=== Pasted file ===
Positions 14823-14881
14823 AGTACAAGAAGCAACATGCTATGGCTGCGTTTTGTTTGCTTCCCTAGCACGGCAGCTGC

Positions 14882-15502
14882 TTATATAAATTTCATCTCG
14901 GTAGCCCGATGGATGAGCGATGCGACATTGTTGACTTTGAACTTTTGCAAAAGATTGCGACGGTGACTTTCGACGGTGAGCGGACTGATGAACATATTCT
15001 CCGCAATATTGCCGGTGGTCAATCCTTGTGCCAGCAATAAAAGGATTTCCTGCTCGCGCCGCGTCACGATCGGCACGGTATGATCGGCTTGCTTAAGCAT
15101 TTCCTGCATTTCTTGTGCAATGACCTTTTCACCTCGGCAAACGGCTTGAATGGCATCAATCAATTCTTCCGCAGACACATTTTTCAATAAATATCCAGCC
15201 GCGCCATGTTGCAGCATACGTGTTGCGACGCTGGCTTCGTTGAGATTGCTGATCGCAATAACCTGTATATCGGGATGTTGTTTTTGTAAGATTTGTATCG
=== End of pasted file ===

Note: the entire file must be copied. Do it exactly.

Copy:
Positions 14823-14881
14823 AGTACAAGAAGCAACATGCTATGGCTGCGTTTTGTTTGCTTCCCTAGCACGGCAGCTGC

Positions 14882-15502
14882 TTATATAAATTTCATCTCG
14901 GTAGCCCGATGGATGAGCGATGCGACATTGTTGACTTTGAACTTTTGCAAAAGATTGCGACGGTGACTTTCGACGGTGAGCGGACTGATGAACATATTCT
15001 CCGCAATATTGCCGGTGGTCAATCCTTGTGCCAGCAATAAAAGGATTTCCTGCTCGCGCCGCGTCACGATCGGCACGGTATGATCGGCTTGCTTAAGCAT
15101 TTCCTGCATTTCTTGTGCAATGACCTTTTCACCTCGGCAAACGGCTTGAATGGCATCAATCAATTCTTCCGCAGACACATTTTTCAATAAATATCCAGCC
15201 GCGCCATGTTGCAGCATACGTGTTGCGACGCTGGCTTCGTTGAGATTGCTGATCGCAATAACCTGTATATCGGGATGTTGTTTTTGTAAGATTTGTATCG